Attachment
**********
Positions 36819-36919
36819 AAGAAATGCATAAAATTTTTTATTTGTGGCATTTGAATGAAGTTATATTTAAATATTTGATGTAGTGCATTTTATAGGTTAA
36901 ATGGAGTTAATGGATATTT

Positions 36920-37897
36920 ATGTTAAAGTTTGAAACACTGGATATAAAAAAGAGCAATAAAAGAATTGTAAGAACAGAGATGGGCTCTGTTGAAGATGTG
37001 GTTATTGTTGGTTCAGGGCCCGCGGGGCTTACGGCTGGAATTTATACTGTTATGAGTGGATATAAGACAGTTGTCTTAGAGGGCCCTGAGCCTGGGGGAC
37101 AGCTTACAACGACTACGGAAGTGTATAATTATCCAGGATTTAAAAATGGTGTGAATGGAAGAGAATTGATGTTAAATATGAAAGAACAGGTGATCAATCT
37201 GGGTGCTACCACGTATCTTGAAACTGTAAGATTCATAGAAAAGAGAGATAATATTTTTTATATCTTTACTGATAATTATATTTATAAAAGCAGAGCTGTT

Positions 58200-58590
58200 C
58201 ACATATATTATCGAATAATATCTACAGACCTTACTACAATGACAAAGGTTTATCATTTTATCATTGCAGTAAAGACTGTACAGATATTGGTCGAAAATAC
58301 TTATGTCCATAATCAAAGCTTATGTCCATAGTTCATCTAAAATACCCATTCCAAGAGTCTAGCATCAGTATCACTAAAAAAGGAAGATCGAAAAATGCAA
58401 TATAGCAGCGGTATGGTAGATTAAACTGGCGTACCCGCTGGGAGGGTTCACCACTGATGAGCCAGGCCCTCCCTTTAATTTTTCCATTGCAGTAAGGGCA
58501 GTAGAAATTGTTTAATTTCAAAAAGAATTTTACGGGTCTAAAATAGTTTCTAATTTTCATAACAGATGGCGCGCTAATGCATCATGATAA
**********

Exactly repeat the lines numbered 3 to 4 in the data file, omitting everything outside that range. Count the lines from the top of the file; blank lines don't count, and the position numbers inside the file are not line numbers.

36901 ATGGAGTTAATGGATATTT

Positions 36920-37897